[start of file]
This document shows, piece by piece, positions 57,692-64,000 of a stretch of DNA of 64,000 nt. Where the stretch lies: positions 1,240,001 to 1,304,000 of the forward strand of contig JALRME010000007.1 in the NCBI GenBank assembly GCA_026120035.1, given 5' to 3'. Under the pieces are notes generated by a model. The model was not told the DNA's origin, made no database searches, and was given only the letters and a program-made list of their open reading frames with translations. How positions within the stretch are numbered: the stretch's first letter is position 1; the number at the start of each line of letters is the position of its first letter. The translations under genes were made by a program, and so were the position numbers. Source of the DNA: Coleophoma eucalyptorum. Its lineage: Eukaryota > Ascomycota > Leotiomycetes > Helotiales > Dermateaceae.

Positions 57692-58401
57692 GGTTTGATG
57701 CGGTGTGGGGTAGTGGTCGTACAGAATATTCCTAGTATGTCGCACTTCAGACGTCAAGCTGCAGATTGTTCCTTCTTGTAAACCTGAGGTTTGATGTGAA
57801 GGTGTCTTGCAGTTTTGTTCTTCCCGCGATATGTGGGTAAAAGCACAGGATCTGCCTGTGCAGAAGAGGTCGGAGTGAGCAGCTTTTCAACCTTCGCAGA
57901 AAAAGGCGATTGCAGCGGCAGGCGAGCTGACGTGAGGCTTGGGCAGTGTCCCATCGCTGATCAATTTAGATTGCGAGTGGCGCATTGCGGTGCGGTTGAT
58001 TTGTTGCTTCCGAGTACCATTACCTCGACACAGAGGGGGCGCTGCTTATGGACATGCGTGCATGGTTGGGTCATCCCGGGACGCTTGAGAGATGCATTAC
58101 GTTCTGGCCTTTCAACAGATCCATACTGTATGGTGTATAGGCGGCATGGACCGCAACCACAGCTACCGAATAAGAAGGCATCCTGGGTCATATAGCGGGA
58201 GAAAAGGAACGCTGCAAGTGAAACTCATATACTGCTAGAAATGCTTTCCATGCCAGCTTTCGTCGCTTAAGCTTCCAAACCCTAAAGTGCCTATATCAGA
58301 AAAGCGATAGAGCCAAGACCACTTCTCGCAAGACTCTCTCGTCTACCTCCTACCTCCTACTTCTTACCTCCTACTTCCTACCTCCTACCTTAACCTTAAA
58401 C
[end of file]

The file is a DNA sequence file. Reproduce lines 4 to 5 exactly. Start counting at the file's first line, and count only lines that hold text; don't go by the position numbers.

57701 CGGTGTGGGGTAGTGGTCGTACAGAATATTCCTAGTATGTCGCACTTCAGACGTCAAGCTGCAGATTGTTCCTTCTTGTAAACCTGAGGTTTGATGTGAA
57801 GGTGTCTTGCAGTTTTGTTCTTCCCGCGATATGTGGGTAAAAGCACAGGATCTGCCTGTGCAGAAGAGGTCGGAGTGAGCAGCTTTTCAACCTTCGCAGA